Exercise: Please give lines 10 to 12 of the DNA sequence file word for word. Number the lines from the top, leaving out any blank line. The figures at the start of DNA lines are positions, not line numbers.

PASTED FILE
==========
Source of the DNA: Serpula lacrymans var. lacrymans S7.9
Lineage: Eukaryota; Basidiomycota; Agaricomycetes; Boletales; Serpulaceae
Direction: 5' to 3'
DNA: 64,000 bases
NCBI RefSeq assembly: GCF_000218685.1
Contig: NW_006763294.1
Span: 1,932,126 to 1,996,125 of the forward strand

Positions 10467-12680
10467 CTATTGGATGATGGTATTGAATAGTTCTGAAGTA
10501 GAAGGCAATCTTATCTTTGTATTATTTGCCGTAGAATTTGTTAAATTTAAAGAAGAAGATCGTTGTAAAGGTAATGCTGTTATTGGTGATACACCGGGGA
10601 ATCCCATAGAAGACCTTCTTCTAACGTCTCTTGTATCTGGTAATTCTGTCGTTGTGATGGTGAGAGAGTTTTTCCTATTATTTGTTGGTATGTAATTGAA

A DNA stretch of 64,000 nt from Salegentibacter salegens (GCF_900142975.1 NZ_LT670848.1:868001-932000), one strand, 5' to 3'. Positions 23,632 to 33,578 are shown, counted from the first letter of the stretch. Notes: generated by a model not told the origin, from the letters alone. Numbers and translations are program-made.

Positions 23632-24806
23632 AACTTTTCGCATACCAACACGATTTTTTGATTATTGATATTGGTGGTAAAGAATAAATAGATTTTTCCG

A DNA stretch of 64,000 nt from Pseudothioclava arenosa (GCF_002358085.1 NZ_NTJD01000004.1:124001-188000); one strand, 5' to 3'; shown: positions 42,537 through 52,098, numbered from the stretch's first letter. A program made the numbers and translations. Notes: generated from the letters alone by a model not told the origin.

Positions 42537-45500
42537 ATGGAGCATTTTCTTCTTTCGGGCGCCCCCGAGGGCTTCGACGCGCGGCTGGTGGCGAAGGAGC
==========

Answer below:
10501 GAAGGCAATCTTATCTTTGTATTATTTGCCGTAGAATTTGTTAAATTTAAAGAAGAAGATCGTTGTAAAGGTAATGCTGTTATTGGTGATACACCGGGGA
10601 ATCCCATAGAAGACCTTCTTCTAACGTCTCTTGTATCTGGTAATTCTGTCGTTGTGATGGTGAGAGAGTTTTTCCTATTATTTGTTGGTATGTAATTGAA

A DNA stretch of 64,000 nt from Salegentibacter salegens (GCF_900142975.1 NZ_LT670848.1:868001-932000), one strand, 5' to 3'. Positions 23,632 to 33,578 are shown, counted from the first letter of the stretch. Notes: generated by a model not told the origin, from the letters alone. Numbers and translations are program-made.